It has been eventful in the field, during recent months, so its time for an current update. Since October, I have mainly focused project activities on identifying a number of individual cheetahs in the southern sector of Tsavo East. This was much easier before the rains, during dry season. Now, during December, as with the later part of November, I am still able to monitor known cheetahs and even find new individuals, though with much greater effort and a combination of techniques.
In conjunction with the direct sightings, camera traps are being placed specific locations where I have unfortunately lost track of a few individual cheetahs which I had last monitored in May. My fear is that they may have come into confrontation with pastoralists who graze livestock within the park or perhaps they even wandered outside the park onto community land. Both circumstances could pose dire consequences for these cheetahs. By placing trail cameras in areas where they were frequently seen and followed, the project will potentially have better idea if they remain in this location or even if any new cheetahs are occupying the area.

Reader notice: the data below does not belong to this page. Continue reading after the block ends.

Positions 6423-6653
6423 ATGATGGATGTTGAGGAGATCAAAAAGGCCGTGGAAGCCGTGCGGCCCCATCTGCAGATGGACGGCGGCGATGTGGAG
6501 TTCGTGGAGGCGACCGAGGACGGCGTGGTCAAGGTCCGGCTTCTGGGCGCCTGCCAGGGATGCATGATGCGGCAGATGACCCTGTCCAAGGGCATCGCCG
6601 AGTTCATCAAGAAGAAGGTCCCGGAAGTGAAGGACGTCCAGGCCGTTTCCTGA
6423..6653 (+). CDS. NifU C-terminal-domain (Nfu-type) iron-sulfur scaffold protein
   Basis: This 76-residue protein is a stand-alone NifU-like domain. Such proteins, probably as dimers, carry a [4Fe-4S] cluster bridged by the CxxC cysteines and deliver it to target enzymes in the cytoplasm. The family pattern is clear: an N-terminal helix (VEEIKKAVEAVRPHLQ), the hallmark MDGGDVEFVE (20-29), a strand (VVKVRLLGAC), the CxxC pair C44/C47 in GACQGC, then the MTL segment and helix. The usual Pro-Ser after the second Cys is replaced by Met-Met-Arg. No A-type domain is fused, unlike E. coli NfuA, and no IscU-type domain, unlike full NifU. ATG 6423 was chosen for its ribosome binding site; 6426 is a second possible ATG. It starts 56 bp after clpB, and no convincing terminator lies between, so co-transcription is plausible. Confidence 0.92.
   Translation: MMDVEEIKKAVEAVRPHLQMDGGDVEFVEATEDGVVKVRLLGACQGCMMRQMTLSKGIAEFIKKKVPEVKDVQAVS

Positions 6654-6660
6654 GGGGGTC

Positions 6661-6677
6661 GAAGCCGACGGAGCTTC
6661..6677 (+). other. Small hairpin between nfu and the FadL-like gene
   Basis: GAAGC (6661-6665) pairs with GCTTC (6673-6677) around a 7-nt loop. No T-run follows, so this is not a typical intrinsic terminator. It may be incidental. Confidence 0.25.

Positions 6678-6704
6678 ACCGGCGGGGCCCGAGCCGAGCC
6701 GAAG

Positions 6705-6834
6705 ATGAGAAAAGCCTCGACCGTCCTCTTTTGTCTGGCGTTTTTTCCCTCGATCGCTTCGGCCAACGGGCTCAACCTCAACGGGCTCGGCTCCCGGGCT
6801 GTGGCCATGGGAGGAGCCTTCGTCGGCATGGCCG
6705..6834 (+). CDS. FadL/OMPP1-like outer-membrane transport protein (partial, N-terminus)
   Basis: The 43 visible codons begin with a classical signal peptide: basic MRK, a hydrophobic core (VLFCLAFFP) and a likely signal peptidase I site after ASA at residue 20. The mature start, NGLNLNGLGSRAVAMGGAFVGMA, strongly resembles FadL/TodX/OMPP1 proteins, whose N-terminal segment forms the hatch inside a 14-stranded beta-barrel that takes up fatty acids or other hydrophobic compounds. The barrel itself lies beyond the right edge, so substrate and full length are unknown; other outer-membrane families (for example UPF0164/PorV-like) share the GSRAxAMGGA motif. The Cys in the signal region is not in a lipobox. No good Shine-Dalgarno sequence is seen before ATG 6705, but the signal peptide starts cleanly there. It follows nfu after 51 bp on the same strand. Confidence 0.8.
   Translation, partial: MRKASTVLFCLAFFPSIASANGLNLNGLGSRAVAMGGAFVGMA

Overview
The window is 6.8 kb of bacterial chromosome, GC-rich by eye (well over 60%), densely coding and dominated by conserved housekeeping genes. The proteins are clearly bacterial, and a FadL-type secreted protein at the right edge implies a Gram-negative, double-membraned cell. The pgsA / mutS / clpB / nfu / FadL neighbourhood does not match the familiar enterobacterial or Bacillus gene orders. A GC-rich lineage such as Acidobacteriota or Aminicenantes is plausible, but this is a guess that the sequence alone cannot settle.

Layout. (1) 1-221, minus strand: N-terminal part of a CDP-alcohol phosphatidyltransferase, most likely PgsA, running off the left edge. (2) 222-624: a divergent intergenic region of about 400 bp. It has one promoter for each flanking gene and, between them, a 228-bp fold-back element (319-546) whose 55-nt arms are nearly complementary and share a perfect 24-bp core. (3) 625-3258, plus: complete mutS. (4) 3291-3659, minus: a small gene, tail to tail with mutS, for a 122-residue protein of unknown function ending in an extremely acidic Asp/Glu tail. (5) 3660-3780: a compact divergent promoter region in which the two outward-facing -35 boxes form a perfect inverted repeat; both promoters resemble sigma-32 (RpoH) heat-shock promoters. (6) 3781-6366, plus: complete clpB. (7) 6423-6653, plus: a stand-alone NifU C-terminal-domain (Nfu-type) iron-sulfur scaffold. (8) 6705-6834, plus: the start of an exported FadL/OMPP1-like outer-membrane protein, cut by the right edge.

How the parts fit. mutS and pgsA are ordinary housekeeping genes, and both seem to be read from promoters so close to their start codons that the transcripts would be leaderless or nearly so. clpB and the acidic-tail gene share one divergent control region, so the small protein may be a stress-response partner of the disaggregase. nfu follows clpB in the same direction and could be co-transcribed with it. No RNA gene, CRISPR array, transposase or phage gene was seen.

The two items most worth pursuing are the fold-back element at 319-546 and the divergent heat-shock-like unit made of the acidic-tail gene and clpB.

Irresponsible tour driver behavior in Tsavo has become a serious problem where cheetah protection and conservation are concerned. I have personally witnessed and others have also reported incidents to me, drivers going off-road in the park, often several hundred meters, driving straight up to cheetahs who are often resting under trees for shade (please refer to the photo below, which gives just one example). The cheetahs are always frightened away by this unethical behavior and I have even lost track of individuals of which I am monitoring, all due to a driver's need for a 'big tip'! TCP is working with on-ground KWS rangers to combat this issue, for the welfare of the cheetah. Violators will be restricted from access into the park.
Community visits are an essential component of cheetah conservation. The project is always willing to provide livestock husbandry improvement and education on predator behavior to local residents who reach out. Although a recent culprit turned out to be a leopard instead of a cheetah, the problem appears to be solved (at least, for now!) and any further incidents will also be attended to..